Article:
Weibo postings spread news faster than any other media, said Deng Fei, a reporter with Phoenix Weekly. He has more than 230,000 followers on his Sina weibo and more than 2.5 million on his Tecent weibo.
"As people repost, new information is added," said Deng, who spends around four hours a day on his weibo. "It's a great platform to generate and disseminate information," he said.
The Chinese Academy of Social Sciences (CASS) reports that over 70 percent of microbloggers use their weibo account as their primary source of news and some 60 percent say it's trustworthy.
By contrast only about 9 percent of Americans say they get their news mainly from social networking sites such as Twitter or Facebook, according to a Pew Center report.
Research by CASS found that most weibo users are college-educated professionals. Younger users prefer entertainment news and celebrity gossip, while older users are more likely to follow social and political news, notes the science academy.
About 71 percent of those who responded to a recent online Global Times poll attribute their growing interest in politics to their use of microblogs. Nearly 60 percent of the 1,285 respondents said they are more likely to express their political views on microblogs.
Weibo subscribers are not only reading news, they're also reporting on it. Many have also become very inventive with their use of language, spawning new words such as "Weiguan" which loosely translates as "surround and surveillance."
Wu Gan, 38, made his weibo name as an advocate for victims of social injustice. The Fujian Province resident opened a weibo account last year and in his latest crusade he defends a convicted murderer who was sentenced to death last week. Wu believes vendor Xia
Junfeng from Liaoning Province, was acting in self-defense when he killed two chengguan, urban management officials, and injured another.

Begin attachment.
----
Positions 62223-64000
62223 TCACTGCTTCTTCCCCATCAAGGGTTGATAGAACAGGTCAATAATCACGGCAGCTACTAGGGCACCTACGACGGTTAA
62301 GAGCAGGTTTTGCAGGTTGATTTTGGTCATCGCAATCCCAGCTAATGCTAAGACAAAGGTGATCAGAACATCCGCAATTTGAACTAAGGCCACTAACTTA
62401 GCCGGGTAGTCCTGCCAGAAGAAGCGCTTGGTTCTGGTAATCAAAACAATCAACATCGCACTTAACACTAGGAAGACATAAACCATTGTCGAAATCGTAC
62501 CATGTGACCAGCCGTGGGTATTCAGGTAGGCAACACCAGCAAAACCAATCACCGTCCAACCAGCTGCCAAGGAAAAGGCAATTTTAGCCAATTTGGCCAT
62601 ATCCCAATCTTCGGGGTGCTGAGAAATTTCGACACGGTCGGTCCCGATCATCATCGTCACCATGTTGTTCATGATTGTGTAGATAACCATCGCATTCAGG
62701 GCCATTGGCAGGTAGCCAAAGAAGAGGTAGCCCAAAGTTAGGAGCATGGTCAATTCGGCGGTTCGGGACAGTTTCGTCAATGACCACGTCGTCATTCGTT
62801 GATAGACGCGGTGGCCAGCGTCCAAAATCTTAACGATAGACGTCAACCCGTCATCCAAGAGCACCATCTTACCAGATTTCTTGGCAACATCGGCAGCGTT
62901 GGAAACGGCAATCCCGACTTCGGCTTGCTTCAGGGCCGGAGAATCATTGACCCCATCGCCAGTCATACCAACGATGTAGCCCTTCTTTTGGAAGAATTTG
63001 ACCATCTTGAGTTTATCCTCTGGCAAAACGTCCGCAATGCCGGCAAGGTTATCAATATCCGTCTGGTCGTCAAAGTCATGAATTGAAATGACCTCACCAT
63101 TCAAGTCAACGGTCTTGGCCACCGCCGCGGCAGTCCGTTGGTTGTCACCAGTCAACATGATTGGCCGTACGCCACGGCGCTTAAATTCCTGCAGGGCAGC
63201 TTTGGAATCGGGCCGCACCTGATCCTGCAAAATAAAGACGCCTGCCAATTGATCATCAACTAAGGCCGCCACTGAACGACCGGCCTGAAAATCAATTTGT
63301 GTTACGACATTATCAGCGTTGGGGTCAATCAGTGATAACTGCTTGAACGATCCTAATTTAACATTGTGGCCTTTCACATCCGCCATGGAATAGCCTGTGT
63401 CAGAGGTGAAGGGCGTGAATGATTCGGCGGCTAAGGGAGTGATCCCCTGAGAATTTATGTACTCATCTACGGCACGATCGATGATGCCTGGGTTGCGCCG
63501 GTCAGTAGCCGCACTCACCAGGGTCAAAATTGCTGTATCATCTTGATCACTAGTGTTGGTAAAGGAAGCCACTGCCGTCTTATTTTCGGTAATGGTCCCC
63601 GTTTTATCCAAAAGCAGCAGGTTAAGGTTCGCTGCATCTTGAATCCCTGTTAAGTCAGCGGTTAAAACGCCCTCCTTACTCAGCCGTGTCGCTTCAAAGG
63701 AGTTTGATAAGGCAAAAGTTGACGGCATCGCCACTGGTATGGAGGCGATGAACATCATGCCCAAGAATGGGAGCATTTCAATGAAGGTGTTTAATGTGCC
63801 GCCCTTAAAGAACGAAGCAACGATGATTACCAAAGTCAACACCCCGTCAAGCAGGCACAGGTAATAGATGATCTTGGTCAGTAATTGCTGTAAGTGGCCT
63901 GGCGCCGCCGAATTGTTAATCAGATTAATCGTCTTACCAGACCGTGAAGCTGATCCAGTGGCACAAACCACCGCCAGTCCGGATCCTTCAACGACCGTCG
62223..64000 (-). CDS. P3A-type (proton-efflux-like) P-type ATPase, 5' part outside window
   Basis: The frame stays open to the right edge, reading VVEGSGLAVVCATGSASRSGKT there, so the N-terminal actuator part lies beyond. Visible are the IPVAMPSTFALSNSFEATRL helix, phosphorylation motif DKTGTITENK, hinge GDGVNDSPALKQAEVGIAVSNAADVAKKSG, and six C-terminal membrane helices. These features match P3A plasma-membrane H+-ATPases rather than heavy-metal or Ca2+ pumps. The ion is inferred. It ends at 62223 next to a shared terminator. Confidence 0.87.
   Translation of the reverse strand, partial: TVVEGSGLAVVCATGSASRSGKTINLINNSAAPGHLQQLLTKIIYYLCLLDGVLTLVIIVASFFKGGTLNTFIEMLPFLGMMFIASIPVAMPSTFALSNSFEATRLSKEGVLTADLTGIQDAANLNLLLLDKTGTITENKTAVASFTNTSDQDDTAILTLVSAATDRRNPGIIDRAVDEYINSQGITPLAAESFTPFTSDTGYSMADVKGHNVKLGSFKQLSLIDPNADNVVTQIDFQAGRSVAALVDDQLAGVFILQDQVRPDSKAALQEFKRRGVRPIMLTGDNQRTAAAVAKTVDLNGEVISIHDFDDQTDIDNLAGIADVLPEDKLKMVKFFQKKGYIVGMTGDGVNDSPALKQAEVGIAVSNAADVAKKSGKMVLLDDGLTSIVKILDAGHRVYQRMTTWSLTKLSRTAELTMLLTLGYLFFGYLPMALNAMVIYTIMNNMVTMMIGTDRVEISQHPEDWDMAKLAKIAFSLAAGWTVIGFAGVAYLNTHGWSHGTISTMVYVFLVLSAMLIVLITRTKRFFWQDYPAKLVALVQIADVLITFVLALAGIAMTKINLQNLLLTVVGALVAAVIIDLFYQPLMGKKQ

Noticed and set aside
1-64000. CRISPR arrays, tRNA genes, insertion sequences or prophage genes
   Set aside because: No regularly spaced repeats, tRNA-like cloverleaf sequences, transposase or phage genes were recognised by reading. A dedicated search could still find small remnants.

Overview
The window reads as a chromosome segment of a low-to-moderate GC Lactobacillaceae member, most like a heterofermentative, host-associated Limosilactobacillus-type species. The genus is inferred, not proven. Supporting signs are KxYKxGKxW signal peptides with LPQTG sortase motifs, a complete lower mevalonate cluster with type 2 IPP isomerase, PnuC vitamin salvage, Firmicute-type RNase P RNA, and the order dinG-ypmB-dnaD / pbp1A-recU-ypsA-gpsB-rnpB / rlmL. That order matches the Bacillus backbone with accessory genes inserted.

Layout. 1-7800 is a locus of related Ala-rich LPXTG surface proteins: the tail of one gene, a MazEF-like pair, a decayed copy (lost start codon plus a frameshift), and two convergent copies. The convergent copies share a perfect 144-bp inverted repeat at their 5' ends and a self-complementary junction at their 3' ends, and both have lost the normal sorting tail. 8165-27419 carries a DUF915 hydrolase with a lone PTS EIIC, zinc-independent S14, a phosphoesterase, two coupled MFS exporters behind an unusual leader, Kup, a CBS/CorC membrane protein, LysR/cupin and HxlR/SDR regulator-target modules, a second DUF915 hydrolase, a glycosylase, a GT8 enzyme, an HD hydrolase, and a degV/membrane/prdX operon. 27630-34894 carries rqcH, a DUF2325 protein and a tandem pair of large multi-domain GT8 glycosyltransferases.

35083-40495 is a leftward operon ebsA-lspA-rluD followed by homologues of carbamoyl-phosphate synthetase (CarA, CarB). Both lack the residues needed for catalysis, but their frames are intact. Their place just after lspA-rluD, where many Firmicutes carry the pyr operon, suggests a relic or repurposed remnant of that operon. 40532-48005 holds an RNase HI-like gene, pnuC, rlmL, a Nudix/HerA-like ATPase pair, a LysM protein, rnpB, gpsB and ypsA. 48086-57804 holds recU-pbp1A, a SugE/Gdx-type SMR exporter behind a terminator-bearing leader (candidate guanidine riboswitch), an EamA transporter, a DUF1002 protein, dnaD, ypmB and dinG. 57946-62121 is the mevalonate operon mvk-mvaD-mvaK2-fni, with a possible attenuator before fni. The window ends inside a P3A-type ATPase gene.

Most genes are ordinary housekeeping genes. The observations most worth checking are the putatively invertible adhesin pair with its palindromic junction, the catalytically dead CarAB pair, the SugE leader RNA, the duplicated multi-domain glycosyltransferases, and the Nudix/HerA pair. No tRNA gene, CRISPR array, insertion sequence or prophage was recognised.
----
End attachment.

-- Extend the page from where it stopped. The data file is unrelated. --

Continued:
"I believe we should use this new tool to promote civil society, and enhance social morals," Wu said.
"Using online posting to draw attention to some cases is certainly a good thing but it won't necessarily change the result," said Wu.
"It's more important that online attention turns into action offline, that's where a real change happens," he said.
Weibo showed its power to fight injustice last September when millions of users followed the story of a Jiangxi Province family, who set themselves on fire to protest the forcible demolition of their home.
When local officials tried to stop the family from going to Beijing for petitions, journalists broadcast the incident as it was happening on their weibo. Many believe that those weibo postings caused the county government to change its stance and sit down to talk with the family.
Since then, intellectuals and media professionals have used microblogs for other good causes such as rescuing kidnapped children by taking pictures of beggar kids and instantly posting them on their weibo.
In another case of a rapid response initiated by weibo postings, a Beijing motorist stopped a truckload of 500 dogs destined for the meat market in Jilin Province last month. He spotted the truck on the highway and sent out texts and weibo alerts to other animal activists. Hundreds of people arrived and after some hours of negotiations the dogs were purchased and taken to a Beijing animal shelter.